Contact centers are supposed to have protocols for talking to grieving customers, and in the UK this is actually required by the communications regulator Ofcom. However, grief educator Megan Devine says that she has “yet to come across a good model for how companies should talk about death with customers.”
When it fell to Devine to close her late partner’s credit and utilities accounts, multiple representatives repeatedly asked to speak to the account holder. An impossible and insensitive request. Devine’s clients and students describe similar experiences, and in one case a representative tries to upsell a new credit card when the caller had phoned to cancel their late wife’s account.
Some agents, on the other hand, know instinctively what to do. In one example, the agent pauses and says “I’m so sorry, what an impossible thing to live through.” They then go off-script and help the caller figure out how to preserve their late partner’s final voicemail message before it gets wiped from the provider’s systems.
Slumdog Millionaire (2008)
Slumdog Millionaire, a British drama film directed by Danny Boyle, portrays the life of Jamal Malik, an 18-year-old orphan from the slums of Mumbai who goes on to win ‘Who Wants to Be a Millionaire?’
Jamal works as a chai wallah (tea server) at the call center before participating in the game show – a job which ultimately aids him in answering the questions on ‘Who Wants to Be a Millionaire?’
In one scene, a trainer schools the call center agents on the latest entertainment news in the UK, trying to improve their ability to relate to their British customers. Later on, a call center agent pressures Jamal to take his place for a few moments on the phone. Jamal protests, but eventually he picks up a call from a Scottish woman.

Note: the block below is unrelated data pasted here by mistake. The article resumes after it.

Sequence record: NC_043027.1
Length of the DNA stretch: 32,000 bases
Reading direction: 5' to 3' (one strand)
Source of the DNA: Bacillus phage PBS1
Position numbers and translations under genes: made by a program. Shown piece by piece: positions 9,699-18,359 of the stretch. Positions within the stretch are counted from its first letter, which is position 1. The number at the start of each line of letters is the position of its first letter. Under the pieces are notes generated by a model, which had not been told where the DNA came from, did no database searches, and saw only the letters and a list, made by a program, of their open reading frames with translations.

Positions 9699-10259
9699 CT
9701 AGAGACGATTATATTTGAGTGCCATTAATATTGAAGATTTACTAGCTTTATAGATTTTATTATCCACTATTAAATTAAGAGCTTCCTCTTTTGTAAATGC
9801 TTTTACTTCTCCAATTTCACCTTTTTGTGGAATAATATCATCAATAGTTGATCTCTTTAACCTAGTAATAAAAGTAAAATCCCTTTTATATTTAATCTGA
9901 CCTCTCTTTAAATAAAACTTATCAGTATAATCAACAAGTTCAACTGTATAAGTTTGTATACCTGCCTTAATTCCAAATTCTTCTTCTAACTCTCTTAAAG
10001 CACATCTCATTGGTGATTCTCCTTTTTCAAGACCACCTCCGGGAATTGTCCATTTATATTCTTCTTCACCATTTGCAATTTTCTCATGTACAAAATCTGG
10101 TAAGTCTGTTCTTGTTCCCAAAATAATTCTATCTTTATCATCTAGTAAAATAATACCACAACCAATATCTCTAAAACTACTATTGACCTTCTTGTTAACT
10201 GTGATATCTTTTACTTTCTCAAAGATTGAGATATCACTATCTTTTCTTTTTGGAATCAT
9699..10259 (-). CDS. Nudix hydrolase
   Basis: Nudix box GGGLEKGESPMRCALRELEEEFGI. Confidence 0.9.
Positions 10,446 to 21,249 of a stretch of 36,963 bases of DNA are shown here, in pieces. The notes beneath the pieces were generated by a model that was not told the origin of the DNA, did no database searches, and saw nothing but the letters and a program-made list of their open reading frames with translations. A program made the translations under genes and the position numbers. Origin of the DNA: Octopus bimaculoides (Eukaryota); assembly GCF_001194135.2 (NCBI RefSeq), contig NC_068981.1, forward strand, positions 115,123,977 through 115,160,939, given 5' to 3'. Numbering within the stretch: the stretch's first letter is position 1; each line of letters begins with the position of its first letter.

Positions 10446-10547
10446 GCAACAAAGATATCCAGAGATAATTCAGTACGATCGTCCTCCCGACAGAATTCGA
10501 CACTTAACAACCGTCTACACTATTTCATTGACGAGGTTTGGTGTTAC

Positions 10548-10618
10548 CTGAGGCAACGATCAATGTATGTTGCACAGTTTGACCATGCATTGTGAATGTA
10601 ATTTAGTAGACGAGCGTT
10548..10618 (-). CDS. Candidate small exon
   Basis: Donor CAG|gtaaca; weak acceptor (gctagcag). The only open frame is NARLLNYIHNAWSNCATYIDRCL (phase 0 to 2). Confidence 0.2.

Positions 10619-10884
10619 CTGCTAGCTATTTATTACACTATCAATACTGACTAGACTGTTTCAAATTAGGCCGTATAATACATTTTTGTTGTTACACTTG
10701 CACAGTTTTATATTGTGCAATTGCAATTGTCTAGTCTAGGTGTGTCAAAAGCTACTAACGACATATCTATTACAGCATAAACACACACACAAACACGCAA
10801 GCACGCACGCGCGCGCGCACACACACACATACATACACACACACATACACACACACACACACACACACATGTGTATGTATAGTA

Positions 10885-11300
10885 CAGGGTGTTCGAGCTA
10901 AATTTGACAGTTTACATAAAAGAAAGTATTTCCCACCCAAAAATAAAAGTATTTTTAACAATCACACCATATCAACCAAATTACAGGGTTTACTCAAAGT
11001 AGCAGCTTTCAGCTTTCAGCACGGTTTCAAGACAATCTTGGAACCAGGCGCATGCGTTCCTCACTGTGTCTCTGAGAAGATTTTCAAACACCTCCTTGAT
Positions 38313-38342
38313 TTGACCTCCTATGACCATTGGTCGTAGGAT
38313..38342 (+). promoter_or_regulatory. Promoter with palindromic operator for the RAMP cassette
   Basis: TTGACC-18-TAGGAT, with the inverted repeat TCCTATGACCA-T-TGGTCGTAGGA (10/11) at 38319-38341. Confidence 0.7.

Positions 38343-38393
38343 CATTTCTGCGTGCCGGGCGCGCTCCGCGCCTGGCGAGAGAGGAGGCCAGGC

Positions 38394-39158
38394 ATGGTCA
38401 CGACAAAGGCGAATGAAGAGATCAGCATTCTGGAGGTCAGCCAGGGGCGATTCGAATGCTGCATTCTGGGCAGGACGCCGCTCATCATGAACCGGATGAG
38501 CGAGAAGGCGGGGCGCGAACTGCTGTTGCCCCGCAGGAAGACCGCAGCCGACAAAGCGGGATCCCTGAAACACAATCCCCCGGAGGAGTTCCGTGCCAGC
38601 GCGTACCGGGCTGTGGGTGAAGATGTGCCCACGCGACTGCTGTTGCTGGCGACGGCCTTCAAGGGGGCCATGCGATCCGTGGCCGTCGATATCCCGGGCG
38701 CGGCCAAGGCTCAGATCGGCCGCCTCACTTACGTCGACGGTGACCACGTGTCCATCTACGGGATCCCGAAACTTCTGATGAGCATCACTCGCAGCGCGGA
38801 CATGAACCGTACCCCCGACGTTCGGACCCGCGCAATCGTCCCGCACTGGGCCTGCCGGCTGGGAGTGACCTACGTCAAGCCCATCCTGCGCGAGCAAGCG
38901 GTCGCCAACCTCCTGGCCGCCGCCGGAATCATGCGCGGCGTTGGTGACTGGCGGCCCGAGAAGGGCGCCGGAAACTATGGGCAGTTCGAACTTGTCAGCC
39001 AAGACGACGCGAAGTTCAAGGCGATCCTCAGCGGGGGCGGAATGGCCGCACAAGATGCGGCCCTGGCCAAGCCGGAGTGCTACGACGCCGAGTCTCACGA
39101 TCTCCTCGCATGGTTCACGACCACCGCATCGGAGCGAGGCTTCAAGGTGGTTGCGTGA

He unsuccessfully handles her inquiry, telling her that he lives next to Loch Big Ben, around the corner from Sean Connery’s house.
Afterward, he uses the call center systems to look up the number of his brother Salim and his childhood love interest Latika. Later in the movie, when he’s sitting in the ‘Who wants to be a Millionaire?’ hot seat, he uses his knowledge from the call center to answer the question “Cambridge Circus is in which UK city?”
Is it accurate?
Most call centers would consider Jamal’s accessing of customer information for personal reasons a breach of protocol. Additionally, accessing customer information without a good reason could breach regional data protection laws, such as the GDPR in Europe, which would have severe consequences for the employee. In some cases, agents can’t get into customer accounts unless the customer supplies a password or other identification details.
Many call centers have some level of live monitoring as well, so Jamal’s “Loch Big Ben” and “Sean Connery’s house” answers would probably have been flagged by a supervisor.
All in all, the dingy, chaotic call center of Slumdog Millionaire doesn’t accurately portray the reality of offshore call centers, which are usually modern, well-equipped, and professionally managed. However, offshore agents do often get training in cultural sensitivity and (somewhat controversially) accent neutralization to improve communication with callers from other countries. So while aspects of the call center depicted in the movie may not be entirely accurate, there is a grain of truth.
What’s the verdict?
Cinematic portrayals of call centers may not always be a realistic representation of the real thing, but that’s okay. Movies and TV shows often take creative liberties, and while they might be frustrating for industry insiders, at least it’s entertaining! So sit back, grab some popcorn, and try to put your real-world knowledge on hold for a bit.